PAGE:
The China bashers in the White House imagine that Washington is in an apocalyptic conflict with Beijing. Last week Pompeo delivered a major speech in which he argued that China is an existential threat to the “free world,” declaring, “If we bend the knee now, our children’s children may be at the mercy of the Chinese Communist Party.” Pompeo’s top adviser on China, Miles Yu, believes that the United States and China are headed for “unavoidable confrontation.” These ultrahawks believe that protecting the United States from being taken over by the Chinese Communist Party requires going on the offense against China as quickly as possible. They are doing everything they can to push the US-China relationship past the point of no return, to poison it so deeply that Biden and the Democrats will not be able to undo the damage and will have no choice but to embrace a spiraling conflict, even if they win in November. The new Democratic Party platform, to its credit, does disavow some key points in Trump’s anti-China strategy, including his “reckless trade war with China” and the “trap of a new Cold War.” It avoids repeating the most inflammatory rhetoric of the right, such as scapegoating China for the pandemic, and notes that “the China challenge is not primarily a military one.” It affirms the need for “cooperation on issues of mutual interest like climate change and nonproliferation.” (Oddly, though, the need for cooperation to beat the pandemic is not mentioned.) Despite these bright spots, the platform reaffirms a framework of competition and rivalry and prioritizes this over building new forms of cooperation. Preserving this hostile framework renders the Democrats helpless to divert the US-China relationship from its current course toward conflict and catastrophe. The platform retains a commitment to maintaining US military hegemony in the South China Sea, calling China’s military buildup there “aggression” and “intimidation” that must be resisted. The US Navy’s increased presence in the region is, of course, not criticized as any form of “aggression,” although this is in China’s backyard and 5,000 miles away from the nearest US state, Hawaii. Committing the Democrats to a strategy of military containment in this way feeds into China’s entirely credible fear that it is at risk of being strangled by the US military in its own backyard, and risks open military conflict. MORE FROM Tobita Chow The Forgotten Workers of Tiananmen Square June 4, 2020 This Lunar New Year, Demand Solidarity January 24, 2020 Author page The Democrats also maintain the idea that China is an economic threat to the United States and reaffirm the so-called “structural” economic issues that are at the heart of the current trade war, including “illegal subsidies and theft of intellectual property,” claiming that Trump has actually been too soft on protecting intellectual property rights. But intellectual property rights are primarily a form of corporate power. The intellectual property system inflates drug prices so that pharmaceutical companies can profit, is currently undermining international collaboration to develop treatments and a vaccine, and interferes with the distribution of the clean energy technology that is necessary to beat climate change. The current system should be weakened and replaced, not strengthened. As for the accusation of “illegal subsidies,” this is an attack on China’s very successful use of economic planning. The United States should itself engage in more economic planning—both the pandemic and climate change necessitate this—rather than demanding that China end its use of economic planning. Economic planning is at the heart of China’s economic growth strategy and therefore nonnegotiable. For Democrats to maintain this demand merely ensures a continuation of economic conflict, which inevitably feeds military tensions as well. Current Issue View our current issue The platform also commits a Democratic administration to taking measures against China over the abuses of democratic and human rights in Hong Kong and in Xinjiang. It is important that the Democratic Party take a stand on these issues, and it is strategically damaging to let the Republicans position themselves as the champions of human rights in China, as has largely been the case to date. However, US government pressure is ineffective when the relationship is already so fundamentally hostile that Chinese elites expect that US aggression will continue no matter what they do about rights issues. As former Obama adviser Ryan Hass has written about the failure of US pressure to stop China’s crackdown on freedoms in Hong Kong, “The U.S. posture of unswerving hostility toward China…lowered the risk that any action on Hong Kong could worsen U.S.-China ties, since they already had become adversarial.” In the case of Hong Kong, economic sanctions are actually accelerating the assimilation of Hong Kong into mainland China. As Wilfred Chan writes, current strategy follows a “suicidal logic.” In addition, the US government’s clear hypocrisy when it comes to questions of Islamophobia, mass incarceration, and crackdowns on protesters makes it easy for Chinese elites to delegitimize pressure from the US over human rights. We should be realistic and acknowledge that the ability of the US government to influence the domestic affairs of a country as powerful as China is limited. That said, to increase the effectiveness of pressure on China over rights issues, a Democratic government must chart an alternative path beyond the US-China conflict, while also addressing our own failure to be consistent on human rights protections. Otherwise, the impact is likely to be inflammatory, without improving protections for anyone’s rights. Although the platform commits the Democrats to confront China in all these ways, it also seems to imagine that we can maintain robust cooperation to meet global challenges like climate change at the same time. Its authors may recall that the US and USSR were able to collaborate over important issues, such as smallpox and arms control, despite being locked in the Cold War. As some have argued, if that was possible, the two countries similarly ought to be able to cooperate around shared challenges such as the pandemic and climate change, even as the US-China rivalry intensifies. But the Cold War is a false analogy. The height of the Cold War coincided with strong economic growth in both the US and USSR, at a time when each maintained economies that were largely independent of each other. This allowed both countries to become more prosperous despite their differences, which in turn facilitated cooperation around shared challenges. The current US-China conflict, in contrast, is driven by growing dysfunctions in the global neoliberal system. This dynamic makes the relative stability of the Cold War unattainable. The global economy never truly recovered from the 2008 financial crisis, and at a global level, economic growth has been weak. This has led to zero-sum competition over shrinking opportunities for growth. Such competition is particularly fierce between the United States and China—which, for example, are both vying for control over the most profitable industries in the tech sector. This zero-sum competition has fed a growth in nationalism in the United States, China, and beyond, and that nationalism has led to confrontational policies that only make things worse. The US-China trade war, for example, threatened to push the entire global economy into recession even before the pandemic, further weakening growth, and further feeding a spirit of zero-sum competition. We are thus at risk of falling into a feedback loop in which escalating nationalism drives conflict, which worsens the dysfunctions of the global system, intensifying competitive pressures and feeding further nationalist conflict. These underlying trends in the global system are biased towards escalation and are more akin to the lead up to World War II than to the Cold War. Those who imagine that US-China cooperation can coexist with a relatively stable, low-conflict US-China rivalry misunderstand this. The only way out is to radically transform the global system, a project that will require greater cooperation, not competition, between Washington and Beijing. It is up to the left to develop this alternative, to build power around it both at the grassroots level and in partnership with progressive leaders in the Democratic Party. Without such transformation, even if Biden and the Democratic Party win in November, they will prove incapable of overcoming the Republicans’ efforts to lock the United States and China into conflict, creating a more dangerous and more deeply divided world.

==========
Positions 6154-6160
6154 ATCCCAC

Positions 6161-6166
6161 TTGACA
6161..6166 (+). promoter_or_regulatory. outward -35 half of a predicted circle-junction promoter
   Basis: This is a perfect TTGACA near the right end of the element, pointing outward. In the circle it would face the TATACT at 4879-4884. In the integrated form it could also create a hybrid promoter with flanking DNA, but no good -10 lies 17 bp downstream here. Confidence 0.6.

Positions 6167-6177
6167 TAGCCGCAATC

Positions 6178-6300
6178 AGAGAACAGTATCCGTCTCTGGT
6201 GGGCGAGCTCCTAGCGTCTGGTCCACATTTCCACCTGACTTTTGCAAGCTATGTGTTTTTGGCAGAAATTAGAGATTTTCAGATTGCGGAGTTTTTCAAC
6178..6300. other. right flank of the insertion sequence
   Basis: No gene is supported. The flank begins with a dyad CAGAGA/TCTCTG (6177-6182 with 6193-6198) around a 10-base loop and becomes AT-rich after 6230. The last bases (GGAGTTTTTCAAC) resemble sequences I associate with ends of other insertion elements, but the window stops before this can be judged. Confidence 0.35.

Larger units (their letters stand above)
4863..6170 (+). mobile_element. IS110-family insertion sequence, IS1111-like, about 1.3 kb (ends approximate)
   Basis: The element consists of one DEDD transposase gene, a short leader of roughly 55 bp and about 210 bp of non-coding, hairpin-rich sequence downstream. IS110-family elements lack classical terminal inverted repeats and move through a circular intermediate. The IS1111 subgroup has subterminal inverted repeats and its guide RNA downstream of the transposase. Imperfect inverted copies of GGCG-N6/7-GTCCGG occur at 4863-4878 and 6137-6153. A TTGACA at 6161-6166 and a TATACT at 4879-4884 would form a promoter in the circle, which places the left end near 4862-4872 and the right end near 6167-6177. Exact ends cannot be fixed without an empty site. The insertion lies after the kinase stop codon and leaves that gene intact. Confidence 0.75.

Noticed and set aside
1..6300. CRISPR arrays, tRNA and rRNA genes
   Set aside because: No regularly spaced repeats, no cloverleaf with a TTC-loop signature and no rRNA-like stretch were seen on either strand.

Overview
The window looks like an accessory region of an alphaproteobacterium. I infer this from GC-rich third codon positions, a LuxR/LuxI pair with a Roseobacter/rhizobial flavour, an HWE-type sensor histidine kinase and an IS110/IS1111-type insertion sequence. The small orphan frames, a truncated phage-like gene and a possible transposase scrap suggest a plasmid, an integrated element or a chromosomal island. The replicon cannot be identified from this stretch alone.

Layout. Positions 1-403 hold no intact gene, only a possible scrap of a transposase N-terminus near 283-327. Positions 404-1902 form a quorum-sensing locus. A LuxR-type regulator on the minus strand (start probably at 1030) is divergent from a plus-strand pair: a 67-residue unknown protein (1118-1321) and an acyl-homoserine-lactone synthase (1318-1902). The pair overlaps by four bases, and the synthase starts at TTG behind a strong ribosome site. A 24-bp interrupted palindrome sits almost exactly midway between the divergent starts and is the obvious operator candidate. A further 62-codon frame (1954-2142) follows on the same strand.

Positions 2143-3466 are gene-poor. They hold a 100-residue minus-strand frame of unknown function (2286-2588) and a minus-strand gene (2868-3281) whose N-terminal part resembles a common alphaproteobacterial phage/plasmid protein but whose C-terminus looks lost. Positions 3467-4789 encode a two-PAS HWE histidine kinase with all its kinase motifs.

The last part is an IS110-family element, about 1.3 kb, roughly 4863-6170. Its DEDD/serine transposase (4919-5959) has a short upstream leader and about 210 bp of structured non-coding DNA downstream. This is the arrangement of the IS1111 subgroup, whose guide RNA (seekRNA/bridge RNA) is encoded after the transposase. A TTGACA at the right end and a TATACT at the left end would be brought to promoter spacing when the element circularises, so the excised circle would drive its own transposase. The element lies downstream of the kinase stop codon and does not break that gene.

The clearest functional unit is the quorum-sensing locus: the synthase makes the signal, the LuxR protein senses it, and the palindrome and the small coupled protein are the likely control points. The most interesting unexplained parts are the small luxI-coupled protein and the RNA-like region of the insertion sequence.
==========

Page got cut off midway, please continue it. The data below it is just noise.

The new Democratic Party platform, to its credit, does disavow some key points in Trump’s anti-China strategy, including his “reckless trade war with China” and the “trap of a new Cold War.” It avoids repeating the most inflammatory rhetoric of the right, such as scapegoating China for the pandemic, and notes that “the China challenge is not primarily a military one.” It affirms the need for “cooperation on issues of mutual interest like climate change and nonproliferation.” (Oddly, though, the need for cooperation to beat the pandemic is not mentioned.) Despite these bright spots, the platform reaffirms a framework of competition and rivalry and prioritizes this over building new forms of cooperation. Preserving this hostile framework renders the Democrats helpless to divert the US-China relationship from its current course toward conflict and catastrophe. The platform retains a commitment to maintaining US military hegemony in the South China Sea, calling China’s military buildup there “aggression” and “intimidation” that must be resisted. The US Navy’s increased presence in the region is, of course, not criticized as any form of “aggression,” although this is in China’s backyard and 5,000 miles away from the nearest US state, Hawaii. Committing the Democrats to a strategy of military containment in this way feeds into China’s entirely credible fear that it is at risk of being strangled by the US military in its own backyard, and risks open military conflict. MORE FROM Tobita Chow The Forgotten Workers of Tiananmen Square June 4, 2020 This Lunar New Year, Demand Solidarity January 24, 2020 Author page The Democrats also maintain the idea that China is an economic threat to the United States and reaffirm the so-called “structural” economic issues that are at the heart of the current trade war, including “illegal subsidies and theft of intellectual property,” claiming that Trump has actually been too soft on protecting intellectual property rights. But intellectual property rights are primarily a form of corporate power. The intellectual property system inflates drug prices so that pharmaceutical companies can profit, is currently undermining international collaboration to develop treatments and a vaccine, and interferes with the distribution of the clean energy technology that is necessary to beat climate change. The current system should be weakened and replaced, not strengthened. As for the accusation of “illegal subsidies,” this is an attack on China’s very successful use of economic planning. The United States should itself engage in more economic planning—both the pandemic and climate change necessitate this—rather than demanding that China end its use of economic planning. Economic planning is at the heart of China’s economic growth strategy and therefore nonnegotiable. For Democrats to maintain this demand merely ensures a continuation of economic conflict, which inevitably feeds military tensions as well. Current Issue View our current issue The platform also commits a Democratic administration to taking measures against China over the abuses of democratic and human rights in Hong Kong and in Xinjiang. It is important that the Democratic Party take a stand on these issues, and it is strategically damaging to let the Republicans position themselves as the champions of human rights in China, as has largely been the case to date. However, US government pressure is ineffective when the relationship is already so fundamentally hostile that Chinese elites expect that US aggression will continue no matter what they do about rights issues. As former Obama adviser Ryan Hass has written about the failure of US pressure to stop China’s crackdown on freedoms in Hong Kong, “The U.S. posture of unswerving hostility toward China…lowered the risk that any action on Hong Kong could worsen U.S.-China ties, since they already had become adversarial.” In the case of Hong Kong, economic sanctions are actually accelerating the assimilation of Hong Kong into mainland China. As Wilfred Chan writes, current strategy follows a “suicidal logic.” In addition, the US government’s clear hypocrisy when it comes to questions of Islamophobia, mass incarceration, and crackdowns on protesters makes it easy for Chinese elites to delegitimize pressure from the US over human rights. We should be realistic and acknowledge that the ability of the US government to influence the domestic affairs of a country as powerful as China is limited. That said, to increase the effectiveness of pressure on China over rights issues, a Democratic government must chart an alternative path beyond the US-China conflict, while also addressing our own failure to be consistent on human rights protections. Otherwise, the impact is likely to be inflammatory, without improving protections for anyone’s rights. Although the platform commits the Democrats to confront China in all these ways, it also seems to imagine that we can maintain robust cooperation to meet global challenges like climate change at the same time. Its authors may recall that the US and USSR were able to collaborate over important issues, such as smallpox and arms control, despite being locked in the Cold War. As some have argued, if that was possible, the two countries similarly ought to be able to cooperate around shared challenges such as the pandemic and climate change, even as the US-China rivalry intensifies. But the Cold War is a false analogy. The height of the Cold War coincided with strong economic growth in both the US and USSR, at a time when each maintained economies that were largely independent of each other. This allowed both countries to become more prosperous despite their differences, which in turn facilitated cooperation around shared challenges. The current US-China conflict, in contrast, is driven by growing dysfunctions in the global neoliberal system. This dynamic makes the relative stability of the Cold War unattainable. The global economy never truly recovered from the 2008 financial crisis, and at a global level, economic growth has been weak. This has led to zero-sum competition over shrinking opportunities for growth. Such competition is particularly fierce between the United States and China—which, for example, are both vying for control over the most profitable industries in the tech sector. This zero-sum competition has fed a growth in nationalism in the United States, China, and beyond, and that nationalism has led to confrontational policies that only make things worse. The US-China trade war, for example, threatened to push the entire global economy into recession even before the pandemic, further weakening growth, and further feeding a spirit of zero-sum competition. We are thus at risk of falling into a feedback loop in which escalating nationalism drives conflict, which worsens the dysfunctions of the global system, intensifying competitive pressures and feeding further nationalist conflict. These underlying trends in the global system are biased towards escalation and are more akin to the lead up to World War II than to the Cold War. Those who imagine that US-China cooperation can coexist with a relatively stable, low-conflict US-China rivalry misunderstand this. The only way out is to radically transform the global system, a project that will require greater cooperation, not competition, between Washington and Beijing. It is up to the left to develop this alternative, to build power around it both at the grassroots level and in partnership with progressive leaders in the Democratic Party. Without such transformation, even if Biden and the Democratic Party win in November, they will prove incapable of overcoming the Republicans’ efforts to lock the United States and China into conflict, creating a more dangerous and more deeply divided world.